UpRising Cafe may close at end of March 'unless there is a miracle,' owner says
Unless "a miracle happens," UpRising Bakery and Cafe in Lake in the Hills is set to close on March 31, owner Corinna Sac said.
The closure is the "direct result of the horrific attacks, endless harassment, and unrelenting negative misinformation about our establishment in the last eight months," the business said in a news release Thursday afternoon.
"It is a pretty tough thing and a tough pill to swallow for myself, my family and my staff," Sac said Thursday evening.
Opened in 2021 at 2104 W. Algonquin Road, the business featured gluten-free and vegan options.
Sac's business came under fire in July 2022 when Sac announced a ticketed, all-ages brunch drag show. Set for July 23, the show was postponed when the store was attacked by a vandal. An Alsip man was charged in the attack.
Then the village of Lake in the Hills told Sac she could no longer host live events. That decision was reversed after the village reached an agreement with the American Civil Liberties Union of Illinois.
In the following months, loyal and new customers who traveled from farther away to support the business showed up, she said.
But by late January and early February, "this was not like your typical slow season for a restaurant. This was bottom-out. This was lows we had never seen before," Sac said.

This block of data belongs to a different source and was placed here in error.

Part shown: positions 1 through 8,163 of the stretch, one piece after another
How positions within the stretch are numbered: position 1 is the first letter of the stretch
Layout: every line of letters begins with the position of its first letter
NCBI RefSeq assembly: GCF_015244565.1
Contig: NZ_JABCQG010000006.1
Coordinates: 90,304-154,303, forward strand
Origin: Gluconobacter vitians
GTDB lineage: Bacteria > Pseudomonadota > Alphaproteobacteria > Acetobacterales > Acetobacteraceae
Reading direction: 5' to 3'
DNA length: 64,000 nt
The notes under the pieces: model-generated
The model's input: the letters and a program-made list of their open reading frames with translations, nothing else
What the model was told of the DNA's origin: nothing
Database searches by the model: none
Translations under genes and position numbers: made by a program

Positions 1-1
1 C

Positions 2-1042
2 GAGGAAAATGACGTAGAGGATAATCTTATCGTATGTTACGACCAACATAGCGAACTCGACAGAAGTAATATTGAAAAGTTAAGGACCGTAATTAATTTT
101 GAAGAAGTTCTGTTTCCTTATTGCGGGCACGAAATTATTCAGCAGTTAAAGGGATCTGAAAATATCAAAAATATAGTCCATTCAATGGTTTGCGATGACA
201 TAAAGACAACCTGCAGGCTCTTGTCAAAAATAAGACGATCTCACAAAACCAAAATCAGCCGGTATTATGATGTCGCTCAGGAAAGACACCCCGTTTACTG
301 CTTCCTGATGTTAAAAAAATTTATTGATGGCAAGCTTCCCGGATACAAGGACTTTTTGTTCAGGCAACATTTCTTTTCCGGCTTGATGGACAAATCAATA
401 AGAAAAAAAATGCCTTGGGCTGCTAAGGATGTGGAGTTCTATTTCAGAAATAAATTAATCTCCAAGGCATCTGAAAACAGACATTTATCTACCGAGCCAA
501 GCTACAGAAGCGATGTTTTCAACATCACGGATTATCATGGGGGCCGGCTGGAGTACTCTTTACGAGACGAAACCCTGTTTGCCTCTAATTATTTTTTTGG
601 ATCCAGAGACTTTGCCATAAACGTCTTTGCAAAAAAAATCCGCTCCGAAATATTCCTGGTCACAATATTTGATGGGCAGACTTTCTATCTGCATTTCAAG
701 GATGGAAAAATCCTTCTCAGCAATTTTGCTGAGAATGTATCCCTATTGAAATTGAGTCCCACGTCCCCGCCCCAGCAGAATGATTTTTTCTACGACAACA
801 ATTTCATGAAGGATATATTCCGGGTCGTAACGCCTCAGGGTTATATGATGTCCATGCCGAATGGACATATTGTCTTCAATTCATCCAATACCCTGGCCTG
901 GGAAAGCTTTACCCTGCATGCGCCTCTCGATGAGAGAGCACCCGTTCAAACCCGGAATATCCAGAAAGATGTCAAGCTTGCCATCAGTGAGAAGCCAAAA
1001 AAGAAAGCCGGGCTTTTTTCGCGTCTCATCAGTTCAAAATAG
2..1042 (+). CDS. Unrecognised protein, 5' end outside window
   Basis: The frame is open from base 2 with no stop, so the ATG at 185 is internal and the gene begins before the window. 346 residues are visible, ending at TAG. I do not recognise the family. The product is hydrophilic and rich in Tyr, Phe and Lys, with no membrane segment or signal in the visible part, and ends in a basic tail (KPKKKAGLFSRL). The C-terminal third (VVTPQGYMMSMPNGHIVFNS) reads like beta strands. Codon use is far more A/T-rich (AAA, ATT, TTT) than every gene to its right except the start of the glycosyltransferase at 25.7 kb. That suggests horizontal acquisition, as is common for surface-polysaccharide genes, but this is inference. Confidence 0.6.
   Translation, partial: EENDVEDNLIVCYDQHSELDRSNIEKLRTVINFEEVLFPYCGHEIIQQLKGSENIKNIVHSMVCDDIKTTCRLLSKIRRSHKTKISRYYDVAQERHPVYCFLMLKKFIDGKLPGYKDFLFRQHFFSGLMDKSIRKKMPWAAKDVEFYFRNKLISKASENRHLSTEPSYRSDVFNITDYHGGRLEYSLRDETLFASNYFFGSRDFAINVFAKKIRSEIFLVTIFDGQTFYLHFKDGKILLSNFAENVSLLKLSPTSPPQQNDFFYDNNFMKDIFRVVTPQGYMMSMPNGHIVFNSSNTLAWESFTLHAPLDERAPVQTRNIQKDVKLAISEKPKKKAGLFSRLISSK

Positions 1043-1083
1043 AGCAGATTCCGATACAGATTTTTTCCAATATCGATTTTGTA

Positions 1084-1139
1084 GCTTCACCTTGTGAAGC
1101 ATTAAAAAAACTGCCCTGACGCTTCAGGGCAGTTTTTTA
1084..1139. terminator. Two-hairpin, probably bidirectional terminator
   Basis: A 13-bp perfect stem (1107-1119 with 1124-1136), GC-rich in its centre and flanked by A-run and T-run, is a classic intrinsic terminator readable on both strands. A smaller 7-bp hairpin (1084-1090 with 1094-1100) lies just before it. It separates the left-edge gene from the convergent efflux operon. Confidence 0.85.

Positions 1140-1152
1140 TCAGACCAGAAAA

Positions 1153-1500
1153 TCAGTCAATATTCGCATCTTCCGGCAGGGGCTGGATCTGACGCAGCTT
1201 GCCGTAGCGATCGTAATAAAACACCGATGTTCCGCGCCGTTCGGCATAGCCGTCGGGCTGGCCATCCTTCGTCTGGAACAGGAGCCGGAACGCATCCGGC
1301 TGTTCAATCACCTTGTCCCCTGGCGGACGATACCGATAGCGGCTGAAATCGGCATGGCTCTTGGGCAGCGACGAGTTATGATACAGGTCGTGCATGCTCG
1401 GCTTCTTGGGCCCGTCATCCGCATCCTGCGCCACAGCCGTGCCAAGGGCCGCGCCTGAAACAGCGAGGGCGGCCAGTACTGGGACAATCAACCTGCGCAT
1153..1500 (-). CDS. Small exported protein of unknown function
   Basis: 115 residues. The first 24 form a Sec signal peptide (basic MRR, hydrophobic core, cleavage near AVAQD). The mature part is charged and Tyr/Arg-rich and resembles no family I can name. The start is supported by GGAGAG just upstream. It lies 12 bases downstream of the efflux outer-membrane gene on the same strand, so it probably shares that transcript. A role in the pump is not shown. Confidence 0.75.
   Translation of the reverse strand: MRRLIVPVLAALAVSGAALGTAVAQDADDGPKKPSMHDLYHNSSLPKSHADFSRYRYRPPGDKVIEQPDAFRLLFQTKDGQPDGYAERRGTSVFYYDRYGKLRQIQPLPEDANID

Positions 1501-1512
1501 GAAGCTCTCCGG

She thinks ongoing protests, both online and in person, caused customers to flee. Protesters -- the last one seen Dec. 24 -- would take photos of patrons entering and leaving the parking lot, as well as of their license plates, Sac said.
"We have been rebranded by misinformation as 'gay only' and 'pedophiles,'" the business said in the release. "Local customers no longer come here because of the perceived threat that tarnished our good name and the fears of their license plates are photographed, and they are harassed."
Social media accounts continue to bash her business, complaints have been made to the health department, and other negative reviews left online, she said.
"We keep telling ourselves at the bakery ... if we can just get us over the hump and we can overcome it, we will be fine," Sac said.
What they need to stay open are sales "or a large cash infusion now to keep the doors open and sustained business, so it doesn't happen again in six months," Sac said.
Inflation has not helped the store either, she said. In the last three quarters, prices have risen by 60%.
"We can't keep raising prices" that customers already have said were too high, although she added she thinks prices were "spot on with bakeries around us."
She thanked those who have continued to support the shop and asked them to help. Even if they cannot stay open past March 31, Sac wants to ensure each of her seven employees gets an extra paycheck as they transition to new jobs.
A "tip the bill" campaign will help as all funds will be split among the staff. The goal is to give them each equivalent of one extra paycheck to see them through to their next venture, she said.
Information on that campaign can be found on the business's website, uprisingbakeryandcafe.com.